7 Mistakes to Avoid When Selling Your Animal Hospital Real Estate
Many animal hospital owners also own their real estate and may not realize how valuable that property has become. Due to the long-term success and profitability of animal hospitals (AHs), excellent credit history and rent coverage, and the likelihood that the AH will remain in the same location for many years to come, AH real estate has become increasingly attractive to real estate investors. This is reflected in the current competition to buy and leaseback AH real estate and the high prices being offered. Today, buyers are offering prices that equate to multiples of 14X or more for AH real estate. Sellers can realize high selling prices, no change in rent, and retention of control through NNN leases.
Here are 7 common mistakes made by sellers of AH/clinic real estate and some tips for maximizing your real estate’s value.
1: The rent is too low.
AH owners often charge themselves below market rent in order to maximize the EBITDA of the AH business. Rent is a primary factor in determining the value of AH real estate. Fair market NNN rent for AHs averages $20 to $30 per square foot, depending on location. The multiples for the sale of real estate are significantly higher than the multiples for the sale of the AH business. With a CAP rate of 7% the buyer is paying a 14X multiple. Increasing the rent to fair market value will result in an increase in total value of AH assets.
2: Selling your animal hospital before improving your lease.
AH owners should increase the rent and term of the lease prior to soliciting offers to sell a controlling interest in their AH business, as they may not be able to alter the terms of the lease after the sale. Prior to marketing their AH business, the owners should ensure that the rent and lease terms are going to maximize the total value of their AH assets. Lease terms should be 10 to 15 years plus renewal options, and be triple-net (NNN) to get the best price and most offers.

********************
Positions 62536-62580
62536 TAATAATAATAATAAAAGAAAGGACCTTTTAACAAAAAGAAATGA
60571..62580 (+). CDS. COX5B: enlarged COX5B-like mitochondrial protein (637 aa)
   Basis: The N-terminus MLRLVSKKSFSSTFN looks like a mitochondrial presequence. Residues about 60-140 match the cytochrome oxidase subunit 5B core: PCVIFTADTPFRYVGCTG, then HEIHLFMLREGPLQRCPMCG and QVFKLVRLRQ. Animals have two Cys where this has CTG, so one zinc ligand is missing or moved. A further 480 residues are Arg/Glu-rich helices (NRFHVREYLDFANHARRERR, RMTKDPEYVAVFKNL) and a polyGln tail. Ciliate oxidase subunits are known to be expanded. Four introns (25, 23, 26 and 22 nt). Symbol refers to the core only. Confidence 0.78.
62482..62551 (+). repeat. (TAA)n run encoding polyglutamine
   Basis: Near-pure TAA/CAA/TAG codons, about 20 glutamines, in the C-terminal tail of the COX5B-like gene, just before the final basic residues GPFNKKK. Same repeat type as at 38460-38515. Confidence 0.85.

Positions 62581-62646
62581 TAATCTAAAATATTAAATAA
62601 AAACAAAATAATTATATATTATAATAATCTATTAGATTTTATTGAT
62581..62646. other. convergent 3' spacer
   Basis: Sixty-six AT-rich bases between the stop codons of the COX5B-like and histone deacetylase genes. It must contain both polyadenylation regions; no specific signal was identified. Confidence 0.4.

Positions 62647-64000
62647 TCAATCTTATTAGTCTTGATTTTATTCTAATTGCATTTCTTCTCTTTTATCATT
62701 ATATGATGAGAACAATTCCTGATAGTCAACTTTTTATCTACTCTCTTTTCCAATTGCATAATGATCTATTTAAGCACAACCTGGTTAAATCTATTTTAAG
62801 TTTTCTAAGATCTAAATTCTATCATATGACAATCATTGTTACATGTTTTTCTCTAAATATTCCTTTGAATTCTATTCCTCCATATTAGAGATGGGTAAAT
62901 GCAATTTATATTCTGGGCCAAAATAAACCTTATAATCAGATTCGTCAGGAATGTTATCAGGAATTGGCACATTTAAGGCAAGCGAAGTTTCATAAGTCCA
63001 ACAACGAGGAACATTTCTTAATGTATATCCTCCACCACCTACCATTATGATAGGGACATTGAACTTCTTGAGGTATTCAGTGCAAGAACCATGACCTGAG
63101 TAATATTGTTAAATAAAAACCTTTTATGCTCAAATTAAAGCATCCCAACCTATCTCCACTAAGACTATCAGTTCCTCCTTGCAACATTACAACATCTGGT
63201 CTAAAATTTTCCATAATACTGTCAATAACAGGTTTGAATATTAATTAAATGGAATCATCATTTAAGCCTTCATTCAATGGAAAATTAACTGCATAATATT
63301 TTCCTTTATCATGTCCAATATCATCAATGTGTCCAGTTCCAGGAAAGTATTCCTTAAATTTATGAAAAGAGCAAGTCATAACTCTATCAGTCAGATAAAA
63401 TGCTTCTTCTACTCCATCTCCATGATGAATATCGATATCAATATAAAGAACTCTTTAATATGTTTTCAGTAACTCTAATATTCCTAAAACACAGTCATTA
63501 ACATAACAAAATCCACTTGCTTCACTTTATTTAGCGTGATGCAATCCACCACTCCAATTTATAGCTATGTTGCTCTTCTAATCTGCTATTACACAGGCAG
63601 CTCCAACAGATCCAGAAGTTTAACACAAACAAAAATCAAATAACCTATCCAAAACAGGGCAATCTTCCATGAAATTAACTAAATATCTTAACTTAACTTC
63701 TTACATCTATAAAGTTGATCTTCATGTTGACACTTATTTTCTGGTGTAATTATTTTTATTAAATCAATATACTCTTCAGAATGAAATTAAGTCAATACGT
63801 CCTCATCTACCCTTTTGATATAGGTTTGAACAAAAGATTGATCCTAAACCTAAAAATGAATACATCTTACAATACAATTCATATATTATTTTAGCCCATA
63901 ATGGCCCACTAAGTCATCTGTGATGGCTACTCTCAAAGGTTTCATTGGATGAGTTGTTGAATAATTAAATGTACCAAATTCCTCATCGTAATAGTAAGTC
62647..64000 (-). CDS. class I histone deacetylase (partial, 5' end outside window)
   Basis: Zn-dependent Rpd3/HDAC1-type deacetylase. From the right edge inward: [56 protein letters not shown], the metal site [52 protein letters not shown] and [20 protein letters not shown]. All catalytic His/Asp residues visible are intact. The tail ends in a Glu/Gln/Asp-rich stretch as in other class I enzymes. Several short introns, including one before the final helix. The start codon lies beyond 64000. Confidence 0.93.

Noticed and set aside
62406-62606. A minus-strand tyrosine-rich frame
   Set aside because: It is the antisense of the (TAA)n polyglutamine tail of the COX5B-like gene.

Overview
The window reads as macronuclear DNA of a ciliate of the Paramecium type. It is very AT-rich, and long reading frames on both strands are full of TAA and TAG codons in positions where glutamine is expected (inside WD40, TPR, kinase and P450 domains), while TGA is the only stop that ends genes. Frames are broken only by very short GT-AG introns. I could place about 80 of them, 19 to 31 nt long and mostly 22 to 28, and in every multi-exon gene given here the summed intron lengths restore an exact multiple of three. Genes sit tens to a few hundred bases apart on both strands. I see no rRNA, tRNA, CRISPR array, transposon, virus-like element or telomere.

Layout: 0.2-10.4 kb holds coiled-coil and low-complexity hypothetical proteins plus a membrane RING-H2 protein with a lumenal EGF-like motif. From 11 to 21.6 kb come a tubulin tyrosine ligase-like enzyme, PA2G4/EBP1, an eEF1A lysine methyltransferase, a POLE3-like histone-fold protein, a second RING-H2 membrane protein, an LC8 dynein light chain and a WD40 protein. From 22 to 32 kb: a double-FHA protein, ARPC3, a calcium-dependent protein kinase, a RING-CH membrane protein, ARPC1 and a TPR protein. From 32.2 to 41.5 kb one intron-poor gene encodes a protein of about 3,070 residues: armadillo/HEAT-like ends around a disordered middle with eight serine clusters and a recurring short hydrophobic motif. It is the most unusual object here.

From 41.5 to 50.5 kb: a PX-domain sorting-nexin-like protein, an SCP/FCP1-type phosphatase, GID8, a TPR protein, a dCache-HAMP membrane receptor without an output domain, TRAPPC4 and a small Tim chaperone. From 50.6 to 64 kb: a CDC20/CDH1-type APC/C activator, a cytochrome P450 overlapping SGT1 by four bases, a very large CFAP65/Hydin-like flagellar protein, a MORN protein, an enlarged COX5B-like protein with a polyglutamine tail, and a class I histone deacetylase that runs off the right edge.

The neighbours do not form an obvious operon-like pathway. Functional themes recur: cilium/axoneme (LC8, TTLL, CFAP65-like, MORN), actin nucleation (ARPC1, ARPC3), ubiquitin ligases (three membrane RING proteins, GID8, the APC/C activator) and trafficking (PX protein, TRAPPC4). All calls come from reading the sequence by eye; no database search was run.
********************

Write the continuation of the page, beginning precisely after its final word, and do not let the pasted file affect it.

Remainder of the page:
3: Using a local broker.
Local brokers usually market to local buyers, and most often there are few local buyers who are educated on the value that AH real estate represents. Brokers who have a network of national buyers with the funds available to acquire AH real estate will bring in higher offers in less time. Sellers should engage a broker who already has buyers for their AH property and a proven track record, not just any local commercial broker.
4: Not obtaining competitive bids.
Brokers with national buyers will solicit and leverage competitive offers to get the sellers the highest price. Sellers will always get a better price and terms when multiple buyers are submitting competing bids. Sales should be made when there are multiple buyers seeking to buy AH/clinic real estate, which is currently the case.
5: Partnering with a consolidator that will allow only short-term leases.
Real estate investors want at least a 7-year, but preferably a 10-year or higher, lease. Some AH consolidators will not allow lease renewals of more than 5 or 7 years. This will greatly reduce the number of buyers interested in the AH real estate and will lower the real estate’s value. In extreme cases, the AH real estate may not be saleable.
6: Not reading or understanding the sales contract.
Often, there will be onerous terms in the sales contract that create significant difficulties for the sellers after the sale, such as personal guarantees, or conditions for modifying or creating a new lease. Or, frequent reporting requirements, restrictions on how distributions are made, or controls on what benefits and expenses the sellers may incur. It is important that the sellers utilize a broker who will advise them on terms of the sales contract that should be removed or negotiated.
7: Waiting until too late to sell the real estate.
Timing of the sale of both the AH business and the AH real estate is critically important. The sales should be made when the owners are still young enough to have 10-15 years left to practice. Otherwise, the buyers will discount the value of the business and the real estate as the vet practice owner approaches retirement. At a certain point, unless there is an active and successful recruiting plan in place, the value of both the AH business and the AH real estate will decline.
- CAP rates vary between 6% and 8% depending on location and lease terms.
- Sellers may use a 1031 exchange to defer capital gains taxes and use the sales proceeds to reinvest in one or more income generating properties.
Animal hospital owners can obtain fair market value rents, current cap rates, and a valuation for their animal hospital real estate by contacting Vet Asset Advisors, Inc. at 760-751-0250 or 914-997-9200.
Since 1998, we have advised owners of over 250 healthcare facilities on business and real estate sales and leasebacks and property valuations. More information can be obtained at: www.vetadvisorsinc.com.
The Vet Asset Advisors team has decades of experience helping the owners of medical and health care properties value their real estate before putting it on the market, and get the best results out of their sale or sale-leaseback transaction. We can provide you with greater exposure, a wider pool of qualified local and national buyers, and, most important, a much higher value on your property.